The Duties of the Heart, by Rabbi Bachye, tr. by Edwin Collins, , at sacred-texts.com
Of all things the most necessary to him who would serve God, * is trust in God.
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If one does not trust in God, one trusts in something, or in some one, else. And he who quits his trust otherwhere than in the One Eternal, removes God and His ruling providence from over him, and puts himself in the hands of that thing or person in whom he trusts.
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He who trusts in his own wisdom or abilities, or in the strength of his body and in his own efforts, will labour in vain, weaken his powers, and find his skill inadequate to the attainment of his desires; . . . and trust in wealth may be the destruction of
the soul. He who trusts in God will be led to serve none other than Him, in that he will not build his hopes on a man, and will not wait, in anxious anticipation, for any human being; and he will not serve them, or try to curry favour with them; and he will not be hypocritical to please mankind, to the detriment of his service of God; and he will have no fear of man nor of human fault-finding. He will be independent, and strip off from himself the livery of human favours and benefactions.
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He who trusts in God is able to turn his attention from worldly anxieties and devote it to doing what is right. For, in the restfulness of his soul and the liberty of his mind, and in the diminution of his anxieties in regard to worldly affairs, he may be compared to an alchemist who knows how to turn silver into gold and brass and tin to silver. Only that he is better off; for he needs neither implements nor materials in his alchemy, and he needs not store up his gold in fear of robbers, nor restrict his production to what is only enough for the day and be in fear for the morrow. For he has confidence that God will supply his wants when and where it may be requisite.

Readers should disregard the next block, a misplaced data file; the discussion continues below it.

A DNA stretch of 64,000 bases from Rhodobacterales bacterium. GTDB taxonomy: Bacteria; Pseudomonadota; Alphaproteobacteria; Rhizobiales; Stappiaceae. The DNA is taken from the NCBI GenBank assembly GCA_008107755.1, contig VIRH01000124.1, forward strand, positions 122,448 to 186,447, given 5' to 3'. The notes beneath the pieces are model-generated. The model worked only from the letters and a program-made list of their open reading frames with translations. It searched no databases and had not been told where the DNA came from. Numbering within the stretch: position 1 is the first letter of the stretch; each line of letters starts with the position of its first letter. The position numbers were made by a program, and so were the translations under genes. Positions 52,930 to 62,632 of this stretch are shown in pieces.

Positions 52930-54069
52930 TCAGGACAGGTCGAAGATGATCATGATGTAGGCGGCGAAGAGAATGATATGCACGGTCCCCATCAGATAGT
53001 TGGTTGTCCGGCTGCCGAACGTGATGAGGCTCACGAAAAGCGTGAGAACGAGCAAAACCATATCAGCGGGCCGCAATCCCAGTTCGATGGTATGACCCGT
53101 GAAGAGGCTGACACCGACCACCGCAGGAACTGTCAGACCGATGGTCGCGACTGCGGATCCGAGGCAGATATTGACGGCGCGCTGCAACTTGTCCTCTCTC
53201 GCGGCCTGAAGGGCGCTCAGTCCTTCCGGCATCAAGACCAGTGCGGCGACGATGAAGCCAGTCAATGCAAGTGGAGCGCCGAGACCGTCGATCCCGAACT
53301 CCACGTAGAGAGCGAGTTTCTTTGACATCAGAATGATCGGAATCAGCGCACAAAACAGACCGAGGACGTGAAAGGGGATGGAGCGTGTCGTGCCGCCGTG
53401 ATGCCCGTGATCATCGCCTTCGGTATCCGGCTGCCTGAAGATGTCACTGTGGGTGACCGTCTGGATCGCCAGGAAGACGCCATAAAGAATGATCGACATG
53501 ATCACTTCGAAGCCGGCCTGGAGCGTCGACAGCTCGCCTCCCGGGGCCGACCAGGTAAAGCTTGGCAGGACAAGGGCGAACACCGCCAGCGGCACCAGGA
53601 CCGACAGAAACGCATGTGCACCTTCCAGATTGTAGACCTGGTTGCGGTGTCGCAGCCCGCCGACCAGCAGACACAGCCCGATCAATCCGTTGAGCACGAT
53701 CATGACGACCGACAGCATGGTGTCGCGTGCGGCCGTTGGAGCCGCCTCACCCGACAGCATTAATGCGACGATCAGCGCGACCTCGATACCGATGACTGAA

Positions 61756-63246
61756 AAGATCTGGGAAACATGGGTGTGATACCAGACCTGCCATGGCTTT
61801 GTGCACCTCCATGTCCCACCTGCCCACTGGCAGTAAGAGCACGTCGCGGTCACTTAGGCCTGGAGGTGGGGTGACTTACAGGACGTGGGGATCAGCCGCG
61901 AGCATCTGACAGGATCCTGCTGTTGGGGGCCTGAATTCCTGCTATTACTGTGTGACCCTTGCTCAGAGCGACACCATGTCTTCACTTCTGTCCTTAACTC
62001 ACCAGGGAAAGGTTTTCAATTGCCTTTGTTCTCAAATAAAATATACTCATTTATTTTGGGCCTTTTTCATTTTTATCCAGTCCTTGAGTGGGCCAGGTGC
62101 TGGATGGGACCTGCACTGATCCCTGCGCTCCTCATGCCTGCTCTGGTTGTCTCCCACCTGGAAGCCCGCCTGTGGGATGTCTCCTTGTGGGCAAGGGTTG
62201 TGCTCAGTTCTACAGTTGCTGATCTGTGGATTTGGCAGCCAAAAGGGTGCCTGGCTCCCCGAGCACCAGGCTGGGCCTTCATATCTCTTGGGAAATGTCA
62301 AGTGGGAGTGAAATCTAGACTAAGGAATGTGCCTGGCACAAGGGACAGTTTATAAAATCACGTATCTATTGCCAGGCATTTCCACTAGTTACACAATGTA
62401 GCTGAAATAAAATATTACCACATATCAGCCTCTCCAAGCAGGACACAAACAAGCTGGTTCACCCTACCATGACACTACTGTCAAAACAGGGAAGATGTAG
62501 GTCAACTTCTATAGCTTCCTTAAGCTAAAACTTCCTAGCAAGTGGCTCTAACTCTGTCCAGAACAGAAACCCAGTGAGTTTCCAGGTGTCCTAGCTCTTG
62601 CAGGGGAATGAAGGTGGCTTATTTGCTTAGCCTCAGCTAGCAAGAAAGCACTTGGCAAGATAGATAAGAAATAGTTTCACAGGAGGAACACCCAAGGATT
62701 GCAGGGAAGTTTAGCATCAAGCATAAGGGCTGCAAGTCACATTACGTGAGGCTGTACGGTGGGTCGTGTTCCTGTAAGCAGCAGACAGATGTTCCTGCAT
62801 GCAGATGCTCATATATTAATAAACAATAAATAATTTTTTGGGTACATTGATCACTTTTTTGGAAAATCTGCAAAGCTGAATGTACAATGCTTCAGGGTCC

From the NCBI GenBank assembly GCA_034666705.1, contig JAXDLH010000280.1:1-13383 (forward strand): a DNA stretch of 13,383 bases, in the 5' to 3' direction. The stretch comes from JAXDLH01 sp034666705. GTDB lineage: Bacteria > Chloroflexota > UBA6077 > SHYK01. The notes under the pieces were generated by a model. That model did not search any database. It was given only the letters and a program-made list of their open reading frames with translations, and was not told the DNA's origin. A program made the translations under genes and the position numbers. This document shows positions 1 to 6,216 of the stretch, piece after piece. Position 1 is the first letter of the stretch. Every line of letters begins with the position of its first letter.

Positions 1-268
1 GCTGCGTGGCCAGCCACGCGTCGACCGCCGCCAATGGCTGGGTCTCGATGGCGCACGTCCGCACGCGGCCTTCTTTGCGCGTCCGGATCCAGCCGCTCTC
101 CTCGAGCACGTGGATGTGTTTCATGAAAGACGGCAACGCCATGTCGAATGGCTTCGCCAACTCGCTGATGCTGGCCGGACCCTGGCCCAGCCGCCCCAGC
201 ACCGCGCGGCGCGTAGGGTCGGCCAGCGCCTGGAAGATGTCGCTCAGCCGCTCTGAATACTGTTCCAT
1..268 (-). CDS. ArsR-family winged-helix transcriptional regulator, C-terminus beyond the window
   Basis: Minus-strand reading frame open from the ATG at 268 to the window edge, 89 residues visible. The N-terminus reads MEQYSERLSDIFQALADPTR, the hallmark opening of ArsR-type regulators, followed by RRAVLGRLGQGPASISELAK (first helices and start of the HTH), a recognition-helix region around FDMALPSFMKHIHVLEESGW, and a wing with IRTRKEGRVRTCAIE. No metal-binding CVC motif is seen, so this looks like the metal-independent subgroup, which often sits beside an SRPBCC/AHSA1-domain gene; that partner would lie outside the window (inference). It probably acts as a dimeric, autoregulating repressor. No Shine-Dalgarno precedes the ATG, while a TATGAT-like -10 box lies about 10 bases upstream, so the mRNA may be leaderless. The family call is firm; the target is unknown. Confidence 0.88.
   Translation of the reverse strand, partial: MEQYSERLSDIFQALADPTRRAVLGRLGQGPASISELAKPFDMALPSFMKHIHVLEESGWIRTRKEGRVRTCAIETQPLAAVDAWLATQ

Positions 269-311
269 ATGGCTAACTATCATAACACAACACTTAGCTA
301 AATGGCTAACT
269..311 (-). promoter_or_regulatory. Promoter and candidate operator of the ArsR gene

If he who trusts in God is wealthy, he will hasten cheerfully to fulfil all the religious and ethical obligations of wealth; and if he is without wealth, he will look upon its absence as a blessing from God, relieving him from the responsibilities its
possession involves, and from the anxiety of guarding and administrating it.
The wealthy man who trusts in God will not find his wealth a hindrance to his faith; for he does not place his reliance upon his wealth, which is, in his eyes, trust money assigned to him for a limited period that he may apply it in various appointed ways. He will not be proud, nor will he make any mention of his goodness to any one to whom he has been commanded to give some of this wealth, and he will not require any reward, or thanks, or praise; but he will render thanks to the Creator who has made him the agent of His beneficence. And if he loses his wealth he will not be anxious, or mourn its absence, but will be thankful to God at the taking away of what was only entrusted to him, just as he thanked God for the original gift; and he will rejoice in his portion, and not seek the injury of any one else, and not envy any other man his wealth.
The worldly advantages of trust in God include peace of mind from worldly anxieties, and rest for the soul from the disturbances of trouble caused by any want in the satisfaction of bodily appetites.
42:* It must be remembered that Bachye regards moral virtues, aid all righteous conduct, as part of the service of God.